Tuesday, December 22, 2009

The Christmas Miracle

It was Christmas Eve, 1995.

I had lost my dear dog, Martha, just a few months earlier. It was Martha who was going to be by my side as I transitioned out of the corporate workplace, looking for my soul work. I didn’t know exactly what that would be, but I knew it would have something to do with animals.

I didn’t know Martha would become ill and leave me suddenly, before I knew what I was supposed to do with my life. I didn’t know it was her sudden loss that would put me on my true path.

So there I was at midnight on Christmas Eve, standing at her gravesite in our backyard. I was in my bathrobe and slippers…and I was freezing!
I don’t know exactly what I thought was going to happen. I had heard the story about animals being able to speak at midnight on Christmas Eve. Maybe I thought I’d hear her beautiful bark, or feel her magnificent shaggy coat one more time. After all, I’d already seen her in the arms of an angel. What was ONE MORE MIRACLE?
Midnight came, and I could feel the magic in the air! I held my breath, and then all of a sudden….absolutely nothing happened!
It would be 9 years later that I would experience my Christmas miracle. It came in the shower on New Year’s Day 2005. There I was, shampooing my hair, and suddenly I heard this story being told about an old dog who wanted to leave his sad earthly life and go to the heavenly world. He would do this through the Christmas Nativity – something I didn’t understand until I sat down to write the story.
If I had sat at my computer for the rest of my life, fingers curled expectantly over the keyboard, I never could have thought of this story on my own. Old Dog and the Christmas Wish would be the last book I wrote and illustrated with my beloved dog, Jake, still curled up by my feet. Every time I read that book I feel Jake’s spirit running through the pages.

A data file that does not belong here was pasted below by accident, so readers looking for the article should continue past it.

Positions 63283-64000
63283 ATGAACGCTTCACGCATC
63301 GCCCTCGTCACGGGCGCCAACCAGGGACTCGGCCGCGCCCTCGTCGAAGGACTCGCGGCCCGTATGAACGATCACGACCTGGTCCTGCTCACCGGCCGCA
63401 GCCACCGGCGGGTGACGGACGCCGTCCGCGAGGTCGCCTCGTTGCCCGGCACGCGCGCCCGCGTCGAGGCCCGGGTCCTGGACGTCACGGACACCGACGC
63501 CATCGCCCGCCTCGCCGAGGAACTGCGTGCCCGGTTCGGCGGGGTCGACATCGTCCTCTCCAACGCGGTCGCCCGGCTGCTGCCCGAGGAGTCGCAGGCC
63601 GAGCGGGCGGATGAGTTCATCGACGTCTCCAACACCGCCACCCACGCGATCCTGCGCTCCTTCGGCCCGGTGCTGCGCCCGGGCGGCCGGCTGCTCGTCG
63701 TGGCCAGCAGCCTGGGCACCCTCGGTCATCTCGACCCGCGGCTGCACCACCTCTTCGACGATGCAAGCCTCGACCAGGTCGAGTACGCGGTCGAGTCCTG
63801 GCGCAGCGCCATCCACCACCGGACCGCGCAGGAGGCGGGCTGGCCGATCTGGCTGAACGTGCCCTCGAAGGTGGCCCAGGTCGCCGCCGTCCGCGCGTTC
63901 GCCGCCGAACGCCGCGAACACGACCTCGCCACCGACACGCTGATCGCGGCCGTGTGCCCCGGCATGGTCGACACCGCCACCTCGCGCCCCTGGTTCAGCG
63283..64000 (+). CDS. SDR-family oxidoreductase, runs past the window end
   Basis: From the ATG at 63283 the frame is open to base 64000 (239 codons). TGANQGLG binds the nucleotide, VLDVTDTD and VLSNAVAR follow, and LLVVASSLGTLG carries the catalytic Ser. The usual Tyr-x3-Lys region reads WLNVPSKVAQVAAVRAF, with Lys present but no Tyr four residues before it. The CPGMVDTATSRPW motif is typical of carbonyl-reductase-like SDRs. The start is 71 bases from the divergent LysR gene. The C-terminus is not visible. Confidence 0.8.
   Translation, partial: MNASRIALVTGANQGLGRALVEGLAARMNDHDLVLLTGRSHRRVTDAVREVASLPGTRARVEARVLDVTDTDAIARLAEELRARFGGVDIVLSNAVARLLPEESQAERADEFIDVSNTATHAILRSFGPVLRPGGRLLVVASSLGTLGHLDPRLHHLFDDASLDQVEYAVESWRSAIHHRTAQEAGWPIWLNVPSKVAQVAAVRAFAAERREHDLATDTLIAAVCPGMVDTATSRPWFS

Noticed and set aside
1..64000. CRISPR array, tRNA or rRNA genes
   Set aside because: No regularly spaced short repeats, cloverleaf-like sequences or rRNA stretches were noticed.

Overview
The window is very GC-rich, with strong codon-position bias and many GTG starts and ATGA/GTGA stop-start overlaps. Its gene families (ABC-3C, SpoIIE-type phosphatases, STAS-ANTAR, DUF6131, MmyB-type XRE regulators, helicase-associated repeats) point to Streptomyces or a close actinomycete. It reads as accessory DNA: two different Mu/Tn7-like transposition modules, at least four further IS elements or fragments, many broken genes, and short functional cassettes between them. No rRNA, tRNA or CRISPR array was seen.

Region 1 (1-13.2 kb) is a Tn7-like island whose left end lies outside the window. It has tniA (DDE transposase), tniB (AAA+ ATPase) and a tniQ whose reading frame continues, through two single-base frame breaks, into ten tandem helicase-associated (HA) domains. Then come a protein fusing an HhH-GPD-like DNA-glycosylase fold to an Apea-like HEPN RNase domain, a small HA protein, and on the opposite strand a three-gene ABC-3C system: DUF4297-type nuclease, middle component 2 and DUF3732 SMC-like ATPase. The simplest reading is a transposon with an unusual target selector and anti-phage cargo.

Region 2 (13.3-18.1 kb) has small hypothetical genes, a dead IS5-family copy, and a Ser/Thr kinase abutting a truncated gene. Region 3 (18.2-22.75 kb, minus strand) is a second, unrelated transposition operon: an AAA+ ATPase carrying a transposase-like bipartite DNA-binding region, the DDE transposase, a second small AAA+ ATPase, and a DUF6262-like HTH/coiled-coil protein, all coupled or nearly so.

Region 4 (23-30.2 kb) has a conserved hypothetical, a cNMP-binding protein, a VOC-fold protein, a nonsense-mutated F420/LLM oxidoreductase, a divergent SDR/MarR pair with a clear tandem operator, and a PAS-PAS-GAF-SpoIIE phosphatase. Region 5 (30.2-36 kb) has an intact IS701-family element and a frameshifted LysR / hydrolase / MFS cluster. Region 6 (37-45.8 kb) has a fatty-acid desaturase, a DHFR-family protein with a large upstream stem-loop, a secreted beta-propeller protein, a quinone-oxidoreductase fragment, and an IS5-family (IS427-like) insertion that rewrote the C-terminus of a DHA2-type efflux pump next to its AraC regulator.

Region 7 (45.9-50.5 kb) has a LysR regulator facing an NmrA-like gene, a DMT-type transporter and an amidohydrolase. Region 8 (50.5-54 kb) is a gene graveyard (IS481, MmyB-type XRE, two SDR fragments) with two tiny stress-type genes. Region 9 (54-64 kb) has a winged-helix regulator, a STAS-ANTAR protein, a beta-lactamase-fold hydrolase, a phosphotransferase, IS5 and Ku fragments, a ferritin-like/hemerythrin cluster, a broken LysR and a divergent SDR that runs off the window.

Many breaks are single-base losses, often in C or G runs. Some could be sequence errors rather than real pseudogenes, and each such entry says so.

One day I realized something – THIS was my Christmas miracle! It was the miracle I had been waiting for all those years earlier, come to me in the form of this magical book. And what better way for a miracle to manifest in a writer’s life than through a new book, clearly inspired by Martha, by Jake, and by a loving and wondrous universe.
May all your Christmas wishes come true!
With love,

Monday, December 14, 2009

Losing an animal at the holidays

I’ve said goodbye to many animals in my lifetime. Those farewells have taken place at different times of the year, but never during the Christmas season.

It was close, once, back in 1993. My sweet dog, Jessie, spent much of the week before Christmas in the hospital as several of her organs began to fail simultaneously.

She came home on December 24th, a shadow of her former self….but she DID come home. The vet said the only reason she was alive was because she wanted to come home for Christmas. Jessie left me three months later, so I was spared the heart-wrenching loss of my four-legged friend at the holidays.

My heart goes out to those of you who’ve had to endure the
painful loss of a critter at this time of the year, when everyone around you seems to be in a festive mood. Holiday movies run non-stop on television. School groups sing seasonal songs at the mall. Cards arrive, wishing you Ho Ho Ho Happy Holidays.

I wish I knew a magic word, or secret ritual, that would soften the grieving process. For some people, relying on their friends, family and faith can be a tremendous source of comfort. For others, staying close to home…alone…is all they can manage. That’s fine, too.